Background of the Study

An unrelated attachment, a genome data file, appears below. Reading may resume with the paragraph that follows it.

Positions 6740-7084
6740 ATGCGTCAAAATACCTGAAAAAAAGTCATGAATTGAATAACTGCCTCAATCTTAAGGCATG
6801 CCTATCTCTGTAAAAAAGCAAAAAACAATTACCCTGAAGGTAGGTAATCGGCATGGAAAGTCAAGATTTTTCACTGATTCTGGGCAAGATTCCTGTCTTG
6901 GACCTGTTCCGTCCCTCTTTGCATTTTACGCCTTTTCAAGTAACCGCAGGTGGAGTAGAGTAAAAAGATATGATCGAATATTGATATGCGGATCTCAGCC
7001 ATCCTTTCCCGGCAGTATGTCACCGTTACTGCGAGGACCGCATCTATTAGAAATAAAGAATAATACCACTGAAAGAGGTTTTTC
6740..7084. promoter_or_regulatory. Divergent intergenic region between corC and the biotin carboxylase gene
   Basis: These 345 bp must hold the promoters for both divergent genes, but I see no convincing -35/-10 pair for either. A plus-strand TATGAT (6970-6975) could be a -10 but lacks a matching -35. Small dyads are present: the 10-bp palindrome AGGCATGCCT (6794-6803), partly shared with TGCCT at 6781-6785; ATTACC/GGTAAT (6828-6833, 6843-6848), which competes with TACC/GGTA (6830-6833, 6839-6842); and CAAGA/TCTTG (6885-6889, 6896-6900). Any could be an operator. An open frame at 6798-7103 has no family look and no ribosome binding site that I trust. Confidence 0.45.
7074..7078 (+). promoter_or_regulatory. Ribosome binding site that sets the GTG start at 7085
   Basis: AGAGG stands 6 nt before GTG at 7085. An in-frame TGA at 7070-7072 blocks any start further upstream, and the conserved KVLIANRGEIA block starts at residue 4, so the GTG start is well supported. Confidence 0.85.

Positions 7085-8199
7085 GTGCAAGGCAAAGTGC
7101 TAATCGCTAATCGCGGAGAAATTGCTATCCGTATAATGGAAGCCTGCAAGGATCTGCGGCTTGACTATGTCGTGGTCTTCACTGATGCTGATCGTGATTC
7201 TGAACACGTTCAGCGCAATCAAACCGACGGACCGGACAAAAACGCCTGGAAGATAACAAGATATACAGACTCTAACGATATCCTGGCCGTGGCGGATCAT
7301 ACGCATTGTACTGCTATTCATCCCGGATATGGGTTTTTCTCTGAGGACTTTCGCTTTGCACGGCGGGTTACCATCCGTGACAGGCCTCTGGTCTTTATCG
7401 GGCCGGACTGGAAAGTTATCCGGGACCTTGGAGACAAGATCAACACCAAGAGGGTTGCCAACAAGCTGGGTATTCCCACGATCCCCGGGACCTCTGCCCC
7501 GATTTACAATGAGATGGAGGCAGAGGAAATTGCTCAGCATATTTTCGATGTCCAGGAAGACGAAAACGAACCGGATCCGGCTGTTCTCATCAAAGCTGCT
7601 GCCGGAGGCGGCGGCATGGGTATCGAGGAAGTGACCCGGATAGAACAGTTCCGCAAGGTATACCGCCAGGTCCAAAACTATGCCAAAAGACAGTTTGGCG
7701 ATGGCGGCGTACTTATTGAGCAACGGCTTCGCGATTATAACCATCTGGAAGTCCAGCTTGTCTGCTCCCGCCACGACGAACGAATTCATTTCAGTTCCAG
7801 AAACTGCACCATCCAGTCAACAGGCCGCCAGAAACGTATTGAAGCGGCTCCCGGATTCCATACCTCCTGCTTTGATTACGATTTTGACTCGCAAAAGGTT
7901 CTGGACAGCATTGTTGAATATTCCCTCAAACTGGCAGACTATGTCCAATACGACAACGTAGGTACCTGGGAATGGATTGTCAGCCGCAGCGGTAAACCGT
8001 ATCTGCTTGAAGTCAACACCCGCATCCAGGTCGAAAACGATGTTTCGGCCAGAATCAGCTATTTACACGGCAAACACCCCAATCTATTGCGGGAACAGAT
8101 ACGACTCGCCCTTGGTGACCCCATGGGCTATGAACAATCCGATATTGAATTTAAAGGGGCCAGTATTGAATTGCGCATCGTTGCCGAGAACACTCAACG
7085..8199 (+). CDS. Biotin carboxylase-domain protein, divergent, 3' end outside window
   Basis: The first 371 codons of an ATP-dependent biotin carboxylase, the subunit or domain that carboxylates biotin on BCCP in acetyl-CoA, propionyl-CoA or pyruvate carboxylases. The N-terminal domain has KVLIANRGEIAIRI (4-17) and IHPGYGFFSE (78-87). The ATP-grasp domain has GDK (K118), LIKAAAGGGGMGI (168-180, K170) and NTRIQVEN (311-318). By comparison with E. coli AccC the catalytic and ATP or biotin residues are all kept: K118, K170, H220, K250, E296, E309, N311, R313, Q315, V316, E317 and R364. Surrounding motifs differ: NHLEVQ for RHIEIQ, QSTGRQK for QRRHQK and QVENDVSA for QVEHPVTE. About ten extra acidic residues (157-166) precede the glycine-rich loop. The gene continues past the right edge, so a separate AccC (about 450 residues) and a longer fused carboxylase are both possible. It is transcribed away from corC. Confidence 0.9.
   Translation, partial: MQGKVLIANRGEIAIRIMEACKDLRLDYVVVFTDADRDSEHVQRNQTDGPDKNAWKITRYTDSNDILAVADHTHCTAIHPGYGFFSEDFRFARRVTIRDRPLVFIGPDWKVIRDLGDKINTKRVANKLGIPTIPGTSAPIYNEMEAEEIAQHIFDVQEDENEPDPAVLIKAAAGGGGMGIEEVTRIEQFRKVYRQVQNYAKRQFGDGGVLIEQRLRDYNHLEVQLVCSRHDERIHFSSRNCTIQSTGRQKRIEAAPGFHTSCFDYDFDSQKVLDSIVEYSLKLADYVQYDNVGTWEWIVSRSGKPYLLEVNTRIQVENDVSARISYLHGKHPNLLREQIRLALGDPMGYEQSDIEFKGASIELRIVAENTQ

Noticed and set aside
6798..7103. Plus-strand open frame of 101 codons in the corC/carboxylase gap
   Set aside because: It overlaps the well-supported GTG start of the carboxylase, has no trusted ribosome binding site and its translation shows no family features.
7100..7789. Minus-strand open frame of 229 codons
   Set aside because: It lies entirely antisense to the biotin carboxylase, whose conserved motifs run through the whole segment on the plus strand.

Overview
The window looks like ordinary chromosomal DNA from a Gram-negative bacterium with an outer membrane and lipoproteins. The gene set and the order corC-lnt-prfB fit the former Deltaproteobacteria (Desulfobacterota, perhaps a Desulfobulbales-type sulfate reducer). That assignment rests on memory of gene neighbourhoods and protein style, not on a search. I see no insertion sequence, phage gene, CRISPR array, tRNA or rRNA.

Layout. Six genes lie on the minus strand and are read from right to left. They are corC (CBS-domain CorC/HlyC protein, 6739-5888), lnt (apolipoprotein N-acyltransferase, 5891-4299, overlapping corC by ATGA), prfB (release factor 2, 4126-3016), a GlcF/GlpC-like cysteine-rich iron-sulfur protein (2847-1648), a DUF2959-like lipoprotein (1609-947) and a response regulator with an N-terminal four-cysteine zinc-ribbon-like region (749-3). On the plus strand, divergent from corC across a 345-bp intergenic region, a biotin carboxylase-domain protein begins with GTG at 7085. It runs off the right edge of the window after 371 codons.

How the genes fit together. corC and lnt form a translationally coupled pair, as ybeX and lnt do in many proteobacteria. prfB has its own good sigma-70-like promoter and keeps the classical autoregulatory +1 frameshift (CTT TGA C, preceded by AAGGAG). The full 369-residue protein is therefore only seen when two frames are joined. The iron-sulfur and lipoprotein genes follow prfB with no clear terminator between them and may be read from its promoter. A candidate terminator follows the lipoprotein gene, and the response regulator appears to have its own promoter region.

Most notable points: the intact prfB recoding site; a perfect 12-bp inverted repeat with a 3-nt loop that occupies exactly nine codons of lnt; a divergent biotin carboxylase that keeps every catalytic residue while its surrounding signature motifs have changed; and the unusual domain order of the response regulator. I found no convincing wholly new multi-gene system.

Jackfruit (Artocarpus heterophyllus L) is an evergreen tree that grows up to 10 feet under favorable conditions. They are an important food wherever grown. Archeological findings have revealed that jackfruit were cultivated in India 3000 to 6000 years ago. Jackfruit is widely grown in Bangladesh, Burma, Sri Lanka, Malaysia, and Indonesia, Philippines, Brazil and other tropical countries. It bears fruits that are green or yellow in the exterior when ripe. The interior is made up of large bulbs with yellow flesh. Jackfruit flesh is starchy and fibrous, rich in vitamins A, B C potassium, calcium, iron, proteins carbohydrates and manganese. Jackfruit is a good energy food. Unripe fruit can be eaten after cooking and the ripe fruit can be eaten raw. When ripe, jackfruit contains about 7-15% weight sucrose with a very specific aroma. This aromatic fruit is usually consumed fresh. Unfortunately, the shelf life of the ripe jackfruit is only about two days under room condition and the pulps will start to wither and rot thereafter. Being aware to this fact, local people have transformed the fruit pulp into various food products to improve its economic value. Processing reduces post-harvest losses and increases the shelf-life of the fruit. Jackfruit (locally known as “langka”), is one of the most popular fruit species in the Philippines. This is manifested by its wide distribution and cultivation. Its many uses and excellent adaptation to a range of growing conditions may have contributed to its popularity. It has a wide distribution in the country and can be found on our local markets. In Eastern Visayas, production has steadily increased through the years which enable it to ship to other regions and major cities like Cebu and Manila some 100 to 500 fruits or 2-3 tons per week. Wines are healthy beverages that have been seen as a natural remedy for man’s illness from early days and are said to aid recovery during convalescent...
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